Childhood Acute Myeloid Leukemia/Other Myeloid Malignancies Treatment (PDQ®): Treatment - Health Professional Information [NCI] - Classification of Pediatric Myeloid Malignancies
Table 2. Acute Leukemias of Ambiguous Lineage According to the WHO Classification of Tumors of Hematopoietic and Lymphoid Tissuesa continued...
Molecular abnormalities associated with an unfavorable prognosis include the following:
- Chromosomes 5 and 7: Chromosomal abnormalities associated with poor prognosis in adults with AML include those involving chromosome 5 (monosomy 5 and del(5q)) and chromosome 7 (monosomy 7).[25,37,63] These cytogenetic subgroups represent approximately 2% and 4% of pediatric AML cases, respectively, and are also associated with poor prognosis in children.[28,37,63,64,65,66]
In the past, patients with del(7q) were also considered to be at high risk of treatment failure and data from adults with AML support a poor prognosis for both del(7q) and monosomy 7. However, outcome for children with del(7q), but not monosomy 7, appears to be comparable to that of other children with AML.[29,66] The presence of del(7q) does not abrogate the prognostic significance of favorable cytogenetic characteristics (e.g., inv(16) and t(8;21)).[25,66,67]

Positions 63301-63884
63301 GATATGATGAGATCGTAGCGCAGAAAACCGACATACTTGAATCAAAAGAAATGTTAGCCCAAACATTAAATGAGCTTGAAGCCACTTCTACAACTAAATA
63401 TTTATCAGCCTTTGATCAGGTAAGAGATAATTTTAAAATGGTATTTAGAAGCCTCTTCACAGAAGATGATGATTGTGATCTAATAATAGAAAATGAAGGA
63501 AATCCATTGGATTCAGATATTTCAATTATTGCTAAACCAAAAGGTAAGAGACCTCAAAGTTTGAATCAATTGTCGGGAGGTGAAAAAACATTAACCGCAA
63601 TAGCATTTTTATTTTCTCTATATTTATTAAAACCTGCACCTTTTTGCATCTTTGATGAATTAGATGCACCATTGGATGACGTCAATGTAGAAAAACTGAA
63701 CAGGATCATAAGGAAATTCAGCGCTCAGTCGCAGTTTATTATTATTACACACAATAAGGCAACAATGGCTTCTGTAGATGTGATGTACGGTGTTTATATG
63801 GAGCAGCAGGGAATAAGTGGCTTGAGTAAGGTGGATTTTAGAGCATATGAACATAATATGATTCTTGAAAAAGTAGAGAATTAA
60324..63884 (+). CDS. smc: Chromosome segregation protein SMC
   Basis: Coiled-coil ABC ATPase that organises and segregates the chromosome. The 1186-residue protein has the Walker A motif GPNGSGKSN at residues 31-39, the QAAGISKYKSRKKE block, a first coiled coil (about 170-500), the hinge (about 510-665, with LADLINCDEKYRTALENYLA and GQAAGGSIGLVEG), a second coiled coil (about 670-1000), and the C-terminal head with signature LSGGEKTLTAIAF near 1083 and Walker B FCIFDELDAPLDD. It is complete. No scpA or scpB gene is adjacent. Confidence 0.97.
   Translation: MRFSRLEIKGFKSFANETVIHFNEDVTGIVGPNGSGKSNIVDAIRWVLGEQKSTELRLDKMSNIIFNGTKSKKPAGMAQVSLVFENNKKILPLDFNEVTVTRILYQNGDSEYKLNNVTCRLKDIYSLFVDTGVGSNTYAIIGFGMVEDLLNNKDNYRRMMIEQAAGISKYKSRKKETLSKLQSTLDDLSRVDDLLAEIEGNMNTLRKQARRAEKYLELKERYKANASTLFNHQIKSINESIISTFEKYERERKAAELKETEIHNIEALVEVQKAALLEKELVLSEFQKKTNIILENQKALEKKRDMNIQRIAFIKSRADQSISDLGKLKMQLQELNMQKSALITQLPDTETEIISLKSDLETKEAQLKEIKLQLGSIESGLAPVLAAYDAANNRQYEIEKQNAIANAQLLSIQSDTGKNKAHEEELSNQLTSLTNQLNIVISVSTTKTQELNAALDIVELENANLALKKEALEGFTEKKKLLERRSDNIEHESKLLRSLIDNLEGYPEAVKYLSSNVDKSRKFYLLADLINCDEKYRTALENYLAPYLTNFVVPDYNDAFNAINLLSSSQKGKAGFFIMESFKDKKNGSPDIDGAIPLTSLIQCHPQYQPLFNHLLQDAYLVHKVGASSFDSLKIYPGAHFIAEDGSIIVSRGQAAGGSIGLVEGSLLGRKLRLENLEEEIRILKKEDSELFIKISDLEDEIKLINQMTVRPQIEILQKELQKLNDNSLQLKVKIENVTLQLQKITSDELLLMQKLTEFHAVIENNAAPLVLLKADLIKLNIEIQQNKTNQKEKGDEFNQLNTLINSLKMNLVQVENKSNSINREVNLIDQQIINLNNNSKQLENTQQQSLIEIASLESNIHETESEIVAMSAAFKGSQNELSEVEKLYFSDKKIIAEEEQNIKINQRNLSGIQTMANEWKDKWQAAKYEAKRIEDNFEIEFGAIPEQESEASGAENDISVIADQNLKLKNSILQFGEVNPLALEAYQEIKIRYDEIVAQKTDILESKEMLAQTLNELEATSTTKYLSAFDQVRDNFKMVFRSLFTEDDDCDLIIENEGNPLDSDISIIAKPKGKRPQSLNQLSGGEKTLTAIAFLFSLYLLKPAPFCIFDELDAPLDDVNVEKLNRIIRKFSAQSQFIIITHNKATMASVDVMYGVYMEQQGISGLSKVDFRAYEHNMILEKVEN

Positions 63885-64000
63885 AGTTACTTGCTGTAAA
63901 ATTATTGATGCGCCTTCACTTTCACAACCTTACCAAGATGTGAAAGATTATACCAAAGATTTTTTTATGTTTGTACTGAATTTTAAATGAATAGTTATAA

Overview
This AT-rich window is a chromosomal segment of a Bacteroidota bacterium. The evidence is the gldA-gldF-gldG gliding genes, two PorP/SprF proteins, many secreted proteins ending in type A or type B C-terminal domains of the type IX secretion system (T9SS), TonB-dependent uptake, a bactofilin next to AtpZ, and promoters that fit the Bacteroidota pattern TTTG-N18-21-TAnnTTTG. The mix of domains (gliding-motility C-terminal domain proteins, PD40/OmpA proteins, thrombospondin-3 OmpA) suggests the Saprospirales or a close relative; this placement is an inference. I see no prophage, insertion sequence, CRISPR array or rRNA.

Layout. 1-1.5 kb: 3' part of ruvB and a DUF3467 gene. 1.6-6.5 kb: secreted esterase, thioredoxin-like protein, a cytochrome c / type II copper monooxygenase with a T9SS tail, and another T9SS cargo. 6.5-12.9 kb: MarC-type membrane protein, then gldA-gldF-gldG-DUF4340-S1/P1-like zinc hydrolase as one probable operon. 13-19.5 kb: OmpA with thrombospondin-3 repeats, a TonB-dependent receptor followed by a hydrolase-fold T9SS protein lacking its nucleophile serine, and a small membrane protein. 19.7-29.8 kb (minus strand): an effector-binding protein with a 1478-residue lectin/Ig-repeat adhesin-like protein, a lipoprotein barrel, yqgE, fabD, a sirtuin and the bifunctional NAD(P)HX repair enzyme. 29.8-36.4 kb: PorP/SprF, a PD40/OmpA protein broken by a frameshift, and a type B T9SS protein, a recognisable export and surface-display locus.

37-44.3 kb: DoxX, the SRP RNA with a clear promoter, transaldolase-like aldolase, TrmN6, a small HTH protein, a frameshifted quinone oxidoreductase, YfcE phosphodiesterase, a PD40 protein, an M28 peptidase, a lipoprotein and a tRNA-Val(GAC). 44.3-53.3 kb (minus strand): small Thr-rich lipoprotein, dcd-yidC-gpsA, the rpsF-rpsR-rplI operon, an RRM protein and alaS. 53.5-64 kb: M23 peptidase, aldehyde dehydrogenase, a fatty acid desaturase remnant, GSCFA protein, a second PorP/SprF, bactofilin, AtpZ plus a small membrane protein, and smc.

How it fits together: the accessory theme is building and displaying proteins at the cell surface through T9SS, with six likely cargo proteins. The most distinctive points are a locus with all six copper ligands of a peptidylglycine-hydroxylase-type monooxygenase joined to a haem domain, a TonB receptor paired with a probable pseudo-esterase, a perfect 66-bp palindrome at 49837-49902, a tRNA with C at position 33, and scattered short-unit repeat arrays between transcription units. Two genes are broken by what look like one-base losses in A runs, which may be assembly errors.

Chromosome 5 and 7 abnormalities appear to lack prognostic significance in AML patients with Down syndrome who are 4 years of age and younger.
- Chromosome 3 (inv(3)(q21;q26) or t(3;3)(q21;q26)) and EVI1 overexpression: The inv(3) and t(3;3) abnormalities involving the EVI1 gene located at chromosome 3q26 are associated with poor prognosis in adults with AML,[25,37,69] but are very uncommon in children (<1% of pediatric AML cases).[28,39,70]
- FLT3 mutations: Presence of a FLT3-ITD mutation appears to be associated with poor prognosis in adults with AML, particularly when both alleles are mutated or there is a high ratio of the mutant allele to the normal allele.[72,73]FLT3-ITD mutations also convey a poor prognosis in children with AML.[55,74,75,76,77,78] The frequency of FLT3-ITD mutations in children is lower than that observed in adults, especially for children younger than 10 years, for whom 5% to 10% of cases have the mutation (compared with approximately 30% for adults).[76,77,79] The prevalence of FLT3-ITD is increased in certain genomic subtypes of pediatric AML, including those with the NUP98-NSD1 fusion gene.
For APL, FLT3-ITD and point mutations occur in 30% to 40% of children and adults.[72,75,76,81,82,83,84] Presence of the FLT3-ITD mutation is strongly associated with the microgranular variant (M3v) of APL and with hyperleukocytosis.[75,83,85,86] It remains unclear whether FLT3 mutations are associated with poorer prognosis in patients with APL who are treated with modern therapy that includes all-trans retinoic acid and arsenic trioxide.[81,82,85,87,88]
Activating point mutations of FLT3 have also been identified in both adults and children with AML, though the clinical significance of these mutations is not clearly defined.